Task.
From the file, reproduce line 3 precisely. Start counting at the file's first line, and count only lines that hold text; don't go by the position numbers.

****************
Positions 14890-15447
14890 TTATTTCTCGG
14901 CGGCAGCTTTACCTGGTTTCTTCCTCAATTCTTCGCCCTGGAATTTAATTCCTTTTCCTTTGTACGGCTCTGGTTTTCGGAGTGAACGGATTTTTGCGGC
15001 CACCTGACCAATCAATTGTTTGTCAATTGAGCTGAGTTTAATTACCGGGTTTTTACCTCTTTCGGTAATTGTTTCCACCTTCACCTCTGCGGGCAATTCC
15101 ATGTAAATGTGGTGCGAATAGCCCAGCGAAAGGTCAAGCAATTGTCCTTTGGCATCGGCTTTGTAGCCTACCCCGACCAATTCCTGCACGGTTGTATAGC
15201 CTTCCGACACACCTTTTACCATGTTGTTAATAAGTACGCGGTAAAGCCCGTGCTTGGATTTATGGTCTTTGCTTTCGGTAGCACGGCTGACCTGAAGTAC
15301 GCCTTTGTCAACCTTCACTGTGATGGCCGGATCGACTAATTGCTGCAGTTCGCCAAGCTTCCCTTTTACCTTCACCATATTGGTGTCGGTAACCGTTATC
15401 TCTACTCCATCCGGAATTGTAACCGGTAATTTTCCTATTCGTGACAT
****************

14901 CGGCAGCTTTACCTGGTTTCTTCCTCAATTCTTCGCCCTGGAATTTAATTCCTTTTCCTTTGTACGGCTCTGGTTTTCGGAGTGAACGGATTTTTGCGGC